Skeptics: What And Why

"The world is less miraculous than most will ever believe;
yet more wonderful than they will ever know."

There have always been scientists whose interests stretched beyond their laboratory. I am not the first to have thought about Bigfoot or the Bermuda Triangle.

The basic rules of science are that belief should be proportional to the quality of the evidence. And, belief must change as new evidence is found. As Feynman said, there is nothing that a scientist is completely certain of. There is no telling what I will have to unlearn tomorrow.

A lot of my training deals with the evaluation of evidence. As a historian, I've heard innumerable stories of people who accepted new ideas too readily, or held on to old ideas too long. We now have standards and rules that aim to prevent these embarrassments.

For example, one rule is that anecdotal evidence doesn't cut it. Another rule is that a whole pile of bad evidence is still just bad evidence.

A big rule is that extraordinary claims require extraordinary evidence. Let me give an example.

Suppose someone says "I have a cubic foot of salt in my lab." I wouldn't bat an eye.

Suppose someone says "I have a cubic foot of platinum in my lab." I'd probably ask what he needed that much for. I'd probably ask if he was sure about the quantity. But if his answers were good, I'd accept it.

Suppose someone says "I have a cubic foot of plutonium in my lab." Only an extraordinary lab would have something that expensive and dangerous and useless. (And it's illegal for most people to own.) I would require quite a lot of convincing. Wouldn't you?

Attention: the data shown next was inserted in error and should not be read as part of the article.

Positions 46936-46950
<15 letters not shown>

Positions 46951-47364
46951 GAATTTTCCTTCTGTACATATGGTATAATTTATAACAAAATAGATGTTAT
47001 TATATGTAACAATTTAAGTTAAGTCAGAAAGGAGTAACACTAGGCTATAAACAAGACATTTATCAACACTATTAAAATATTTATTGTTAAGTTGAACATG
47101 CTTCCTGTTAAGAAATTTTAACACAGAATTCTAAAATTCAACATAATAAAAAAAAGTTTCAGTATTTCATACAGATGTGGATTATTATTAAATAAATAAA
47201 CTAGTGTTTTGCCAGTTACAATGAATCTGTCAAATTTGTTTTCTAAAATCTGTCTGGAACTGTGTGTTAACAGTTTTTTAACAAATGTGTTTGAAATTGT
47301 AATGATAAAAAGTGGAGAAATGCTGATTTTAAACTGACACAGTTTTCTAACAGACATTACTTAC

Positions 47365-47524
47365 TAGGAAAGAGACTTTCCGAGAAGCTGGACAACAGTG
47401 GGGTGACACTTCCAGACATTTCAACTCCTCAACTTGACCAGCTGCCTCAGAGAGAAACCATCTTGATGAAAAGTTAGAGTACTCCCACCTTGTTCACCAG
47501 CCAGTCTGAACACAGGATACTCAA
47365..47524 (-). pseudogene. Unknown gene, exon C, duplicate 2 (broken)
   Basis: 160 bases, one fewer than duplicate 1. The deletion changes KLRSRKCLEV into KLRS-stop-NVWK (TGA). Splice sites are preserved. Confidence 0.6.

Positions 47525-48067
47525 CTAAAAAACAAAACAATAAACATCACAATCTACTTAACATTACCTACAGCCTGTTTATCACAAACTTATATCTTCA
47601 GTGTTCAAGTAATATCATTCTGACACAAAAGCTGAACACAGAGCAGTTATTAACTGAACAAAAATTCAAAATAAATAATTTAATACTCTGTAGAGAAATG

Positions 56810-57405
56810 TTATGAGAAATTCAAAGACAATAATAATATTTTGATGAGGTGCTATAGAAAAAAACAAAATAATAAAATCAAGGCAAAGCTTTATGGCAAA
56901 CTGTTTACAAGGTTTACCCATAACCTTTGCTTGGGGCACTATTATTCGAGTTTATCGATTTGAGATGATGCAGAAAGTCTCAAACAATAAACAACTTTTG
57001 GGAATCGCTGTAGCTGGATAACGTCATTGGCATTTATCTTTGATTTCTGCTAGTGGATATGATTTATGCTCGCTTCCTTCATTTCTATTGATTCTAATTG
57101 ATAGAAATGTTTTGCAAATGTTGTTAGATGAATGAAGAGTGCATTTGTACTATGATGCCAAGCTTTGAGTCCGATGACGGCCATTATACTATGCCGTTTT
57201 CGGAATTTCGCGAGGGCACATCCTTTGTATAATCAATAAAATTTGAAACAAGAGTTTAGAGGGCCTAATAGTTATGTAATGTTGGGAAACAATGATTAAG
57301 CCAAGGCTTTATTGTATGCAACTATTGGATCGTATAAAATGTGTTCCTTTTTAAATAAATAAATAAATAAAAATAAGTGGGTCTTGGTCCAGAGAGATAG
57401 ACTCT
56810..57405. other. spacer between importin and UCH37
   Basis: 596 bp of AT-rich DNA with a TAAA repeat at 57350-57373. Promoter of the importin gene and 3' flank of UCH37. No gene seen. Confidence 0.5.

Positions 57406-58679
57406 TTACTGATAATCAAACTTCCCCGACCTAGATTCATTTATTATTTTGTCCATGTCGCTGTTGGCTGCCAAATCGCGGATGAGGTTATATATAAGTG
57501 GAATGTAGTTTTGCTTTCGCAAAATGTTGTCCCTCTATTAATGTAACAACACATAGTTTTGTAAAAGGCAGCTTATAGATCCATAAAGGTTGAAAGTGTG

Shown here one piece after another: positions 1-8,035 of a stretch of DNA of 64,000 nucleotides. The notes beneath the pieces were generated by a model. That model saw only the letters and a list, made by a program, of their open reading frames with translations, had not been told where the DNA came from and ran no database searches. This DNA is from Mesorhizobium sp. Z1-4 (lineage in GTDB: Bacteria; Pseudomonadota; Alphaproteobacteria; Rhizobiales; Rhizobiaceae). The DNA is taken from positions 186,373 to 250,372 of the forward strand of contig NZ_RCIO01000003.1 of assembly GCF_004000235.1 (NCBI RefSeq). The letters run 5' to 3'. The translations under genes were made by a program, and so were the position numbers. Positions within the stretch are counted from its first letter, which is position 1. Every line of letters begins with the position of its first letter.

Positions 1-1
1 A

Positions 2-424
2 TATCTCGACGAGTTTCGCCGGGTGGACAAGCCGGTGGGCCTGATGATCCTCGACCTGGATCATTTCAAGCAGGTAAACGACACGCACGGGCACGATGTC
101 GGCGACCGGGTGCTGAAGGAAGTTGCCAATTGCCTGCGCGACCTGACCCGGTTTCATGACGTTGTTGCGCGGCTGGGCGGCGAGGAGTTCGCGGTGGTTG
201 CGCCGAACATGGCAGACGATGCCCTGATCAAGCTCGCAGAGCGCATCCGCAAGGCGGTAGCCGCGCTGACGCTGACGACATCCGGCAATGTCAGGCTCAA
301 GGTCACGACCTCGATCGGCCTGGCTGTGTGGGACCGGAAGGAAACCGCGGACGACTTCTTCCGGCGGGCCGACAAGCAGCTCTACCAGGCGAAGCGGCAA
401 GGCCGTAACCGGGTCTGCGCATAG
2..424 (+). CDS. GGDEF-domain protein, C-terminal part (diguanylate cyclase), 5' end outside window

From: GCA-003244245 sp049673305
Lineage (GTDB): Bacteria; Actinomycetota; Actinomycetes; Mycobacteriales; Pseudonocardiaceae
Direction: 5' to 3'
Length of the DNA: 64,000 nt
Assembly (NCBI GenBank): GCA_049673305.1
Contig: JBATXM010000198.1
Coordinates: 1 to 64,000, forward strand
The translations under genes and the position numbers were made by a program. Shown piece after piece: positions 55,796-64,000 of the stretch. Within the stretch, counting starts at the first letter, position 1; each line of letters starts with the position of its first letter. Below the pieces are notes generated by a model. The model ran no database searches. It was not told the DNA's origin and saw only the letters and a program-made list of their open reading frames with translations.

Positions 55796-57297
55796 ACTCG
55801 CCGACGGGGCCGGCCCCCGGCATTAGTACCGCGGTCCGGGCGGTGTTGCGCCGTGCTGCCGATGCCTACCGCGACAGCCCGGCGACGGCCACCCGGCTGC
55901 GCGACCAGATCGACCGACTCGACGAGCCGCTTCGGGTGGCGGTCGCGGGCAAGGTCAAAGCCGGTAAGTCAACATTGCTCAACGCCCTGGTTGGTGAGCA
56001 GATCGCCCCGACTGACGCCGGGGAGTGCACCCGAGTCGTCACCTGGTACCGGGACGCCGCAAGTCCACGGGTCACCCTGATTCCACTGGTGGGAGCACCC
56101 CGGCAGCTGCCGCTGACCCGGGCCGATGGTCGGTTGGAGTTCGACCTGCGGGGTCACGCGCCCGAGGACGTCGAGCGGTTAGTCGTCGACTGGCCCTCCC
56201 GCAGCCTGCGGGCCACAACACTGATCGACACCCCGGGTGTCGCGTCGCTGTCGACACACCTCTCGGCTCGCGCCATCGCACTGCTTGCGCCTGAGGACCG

How does this apply in the real world? Well, the Loch Ness Monster is an extraordinary claim. A skeptic doesn't believe that a blurry photo is enough evidence. After all, the photo can be a mistake or a hoax. And sure enough, several Loch Ness hoaxsters have recently 'fessed up.

Why does skepticism matter? Because false beliefs harm people, and cost them money, and lead them to hurt the environment (by buying rhinoceros horn and shark cartilage). Because bad medicine can injure and kill. Because false beliefs make anti-nuclear protesters attack the wrong targets. Ronald Reagan's Star Wars program was basically a gullible belief in the perfectability of technology, and that gullibility cost billions of dollars. [Congress was told that the system would stop 100% of incoming missiles, and that the system would do this in the very first live test.]

As Stevie Wonder said, superstition's not the way.

Last modified: 25 May 2000

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